This past Wednesday was Philip's first day of O.A.S.I.S. (Outstanding Activities for Students in the Summer) at St. Luke's Lutheran School. I decided to send him on Wednesday as the theme for Wednesdays was arts and crafts and it seemed like a nice, gentle introduction to being in a group environment with kids and teachers he didn't know, and without mommy and daddy at his side.
In the week preceding the start of OASIS, we did our best to psych him up and get him excited. I tried hard to explain to him that he would be going all by himself and that mommy and daddy would be there to pick him up after lunch. He sort of got it. I thought.
Except not really.
|All smiles in the morning with his backpack and Toy Story lunch box, ready to go!|
The questioning continued once we arrived, until, that is, we got to the classroom and his teacher, Mrs. O'Neill, greeted him.Once inside he clammed up and wouldn't make eye contact with anyone talking to him. We went into the room and, thankfully, his buddy Elijah was there. Seeing a familiar face put him more at ease and he warmed up enough to find a toy to play with. Then Mrs. O'Neill brought us into the hall to show him his locker where he could put his backpack and lunch box. Philip loved that. It had his name and everything on it and he liked opening and closing it.
Then we went back into the classroom and Philip got right back into playing. If I'm honest, was reluctant to leave! It was the first time I've ever left one of my children with someone who was not family or a trusted friend. Philip simply is not used to being away from both Phil and I at the same time as one of us is always home with the boys when we're not both home. I had been getting pretty nervous about leaving him in the days leading up to his first day. I was nervous about how he'd react to me not being there; worried that he wouldn't adjust well; afraid that the other kids wouldn't be nice to him. I was concerned that he would have an accident because he would be too afraid to tell the teacher he needed to use the bathroom. Lots of worrying. That's what moms are for, right?
So as Philip was standing at the classroom's play kitchen, pretending to eat a plastic apple, I decided to casually move out to the hallway to talk with some friends who were dropping their children off as well. Philip didn't notice I was gone and all was well for about five minutes. Then I heard the familiar sound of my little boy crying. Cautiously, I peaked back into the classroom to see him in the arms of his new teacher, tears streaming down his face. Mrs. O'Neill was doing her best calm and comfort him, God bless her. I quickly felt at ease leaving him in her care. The woman has twenty five years of experience as a preschool teacher! She also had two assistants to help her. One of those assistants was an older lady named Mrs. Bayne. The second time I peaked into the room to check on him, Philip was sitting on her lap and, even though he was hiccuping and still upset, she was talking to him in a soothing manner and I could tell he felt reasonably safe.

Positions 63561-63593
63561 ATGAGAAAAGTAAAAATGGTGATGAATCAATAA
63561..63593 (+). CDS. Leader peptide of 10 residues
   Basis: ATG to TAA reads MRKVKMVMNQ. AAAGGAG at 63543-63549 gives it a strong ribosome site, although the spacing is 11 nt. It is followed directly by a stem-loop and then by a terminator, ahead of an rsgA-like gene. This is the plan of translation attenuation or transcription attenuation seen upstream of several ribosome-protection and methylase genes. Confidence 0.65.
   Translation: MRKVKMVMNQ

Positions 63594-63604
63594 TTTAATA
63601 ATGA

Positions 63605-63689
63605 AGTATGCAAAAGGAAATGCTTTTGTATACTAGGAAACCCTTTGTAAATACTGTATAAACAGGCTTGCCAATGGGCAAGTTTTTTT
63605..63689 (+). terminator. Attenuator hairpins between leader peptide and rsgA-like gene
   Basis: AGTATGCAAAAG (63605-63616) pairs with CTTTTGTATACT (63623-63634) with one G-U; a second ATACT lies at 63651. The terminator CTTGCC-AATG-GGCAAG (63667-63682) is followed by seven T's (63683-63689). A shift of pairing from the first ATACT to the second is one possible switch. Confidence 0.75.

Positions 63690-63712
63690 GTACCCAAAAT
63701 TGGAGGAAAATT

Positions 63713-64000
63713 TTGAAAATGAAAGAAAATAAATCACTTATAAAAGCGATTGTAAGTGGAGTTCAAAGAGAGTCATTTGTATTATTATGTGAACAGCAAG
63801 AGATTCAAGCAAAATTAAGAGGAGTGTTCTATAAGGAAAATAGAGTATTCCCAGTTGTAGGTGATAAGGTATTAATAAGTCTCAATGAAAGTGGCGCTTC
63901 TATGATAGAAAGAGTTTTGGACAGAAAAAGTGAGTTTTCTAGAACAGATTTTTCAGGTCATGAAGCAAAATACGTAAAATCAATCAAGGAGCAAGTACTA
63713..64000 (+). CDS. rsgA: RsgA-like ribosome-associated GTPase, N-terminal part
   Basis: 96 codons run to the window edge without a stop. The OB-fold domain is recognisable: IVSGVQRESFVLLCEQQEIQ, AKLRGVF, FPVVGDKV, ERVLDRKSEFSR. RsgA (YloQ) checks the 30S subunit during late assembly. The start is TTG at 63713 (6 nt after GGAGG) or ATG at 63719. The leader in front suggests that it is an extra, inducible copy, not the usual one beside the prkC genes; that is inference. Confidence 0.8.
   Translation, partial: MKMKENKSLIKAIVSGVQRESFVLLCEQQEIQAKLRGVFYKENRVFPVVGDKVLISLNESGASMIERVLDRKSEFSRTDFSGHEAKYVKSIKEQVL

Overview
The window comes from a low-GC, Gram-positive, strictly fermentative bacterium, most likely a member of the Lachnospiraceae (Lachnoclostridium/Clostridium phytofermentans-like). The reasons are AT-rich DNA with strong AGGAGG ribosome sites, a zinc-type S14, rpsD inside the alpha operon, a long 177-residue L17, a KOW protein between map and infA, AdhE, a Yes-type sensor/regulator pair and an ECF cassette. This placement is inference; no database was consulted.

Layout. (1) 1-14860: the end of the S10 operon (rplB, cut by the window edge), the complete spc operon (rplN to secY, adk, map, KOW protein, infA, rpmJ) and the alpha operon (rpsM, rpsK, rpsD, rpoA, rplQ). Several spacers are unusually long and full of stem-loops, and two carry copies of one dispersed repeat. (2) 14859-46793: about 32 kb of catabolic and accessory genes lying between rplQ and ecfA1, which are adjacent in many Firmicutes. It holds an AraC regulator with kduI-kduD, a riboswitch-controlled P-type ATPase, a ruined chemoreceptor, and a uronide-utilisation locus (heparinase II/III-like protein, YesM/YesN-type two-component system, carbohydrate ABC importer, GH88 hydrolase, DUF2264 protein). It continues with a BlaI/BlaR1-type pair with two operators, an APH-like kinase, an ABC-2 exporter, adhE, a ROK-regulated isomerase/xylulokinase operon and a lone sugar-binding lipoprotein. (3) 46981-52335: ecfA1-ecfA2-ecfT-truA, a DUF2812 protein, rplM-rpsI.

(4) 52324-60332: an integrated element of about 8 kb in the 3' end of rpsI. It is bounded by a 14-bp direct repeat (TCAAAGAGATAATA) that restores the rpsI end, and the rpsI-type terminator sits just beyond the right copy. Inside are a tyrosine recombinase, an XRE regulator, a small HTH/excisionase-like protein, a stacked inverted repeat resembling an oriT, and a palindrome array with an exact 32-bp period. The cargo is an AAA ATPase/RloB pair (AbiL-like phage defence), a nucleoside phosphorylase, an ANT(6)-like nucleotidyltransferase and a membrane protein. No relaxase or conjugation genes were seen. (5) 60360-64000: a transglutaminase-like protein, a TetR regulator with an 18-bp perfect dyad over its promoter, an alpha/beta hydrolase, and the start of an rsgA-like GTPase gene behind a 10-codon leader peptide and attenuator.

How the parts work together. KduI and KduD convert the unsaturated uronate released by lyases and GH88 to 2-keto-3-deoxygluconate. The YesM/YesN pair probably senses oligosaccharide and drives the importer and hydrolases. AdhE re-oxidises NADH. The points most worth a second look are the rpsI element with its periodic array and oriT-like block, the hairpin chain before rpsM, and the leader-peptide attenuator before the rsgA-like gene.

Although it broke my heart a little to do it, I had to tell myself that he was in good hands and it was okay to leave him. That he would warm up and have fun. That this was good for both of us. So I left.
Phil stayed home with Andrew and I headed out to do some work in town. The next few hours passed quickly and before I knew it, it was time to get Philip. Phil and I were both eager to pick him up; excited to see how the rest of his morning had gone; anxious to be reunited with our sweet boy!
When we got to the school, Mrs. Bayne met us in the hallway and let us know that Philip had been her little buddy that day. That he was upset at first but slowly started to feel better. He had even had fun playing outside on the playground and spent the entire time outside swinging. We peaked into the classroom and he was sitting at a table eating his lunch. The last child still eating, he spotted us right away and tears immediately sprung to his eyes. Once reassured that we were there to take him home, a smile returned to his face and he began telling us about his day and showing us the art work he had made. He let us know he had been crying but we told him that that was okay. He said he had fun and that he wanted to come back. Such a relief to hear!
Mrs. O'Neill assured us that he did great and that his experience was perfectly normal for a child who had not had much time away from his parents. She suggested two days a week instead of one in order to keep him more in a routine of going so that it wouldn't be such a shock after a whole week of not being there.We agreed that it would be beneficial for him to be there two mornings a week to help him get used to being in an environment away from us, to make new friends, and to prepare him for preschool. Next week he will only be going once as we will be headed to the beach on Tuesday, but once we return I plan to sign him up for Wednesday and Thursday mornings.
We are so proud of our big boy! All in all, he did better than I had hoped, despite the tears and hesitation. I know as the summer goes on, he will become more comfortable being away from us and come out of his shell more and more. With any luck, there will be no tears on the first day of preschool in the fall!
|With his art work outside of St. Luke's after school.|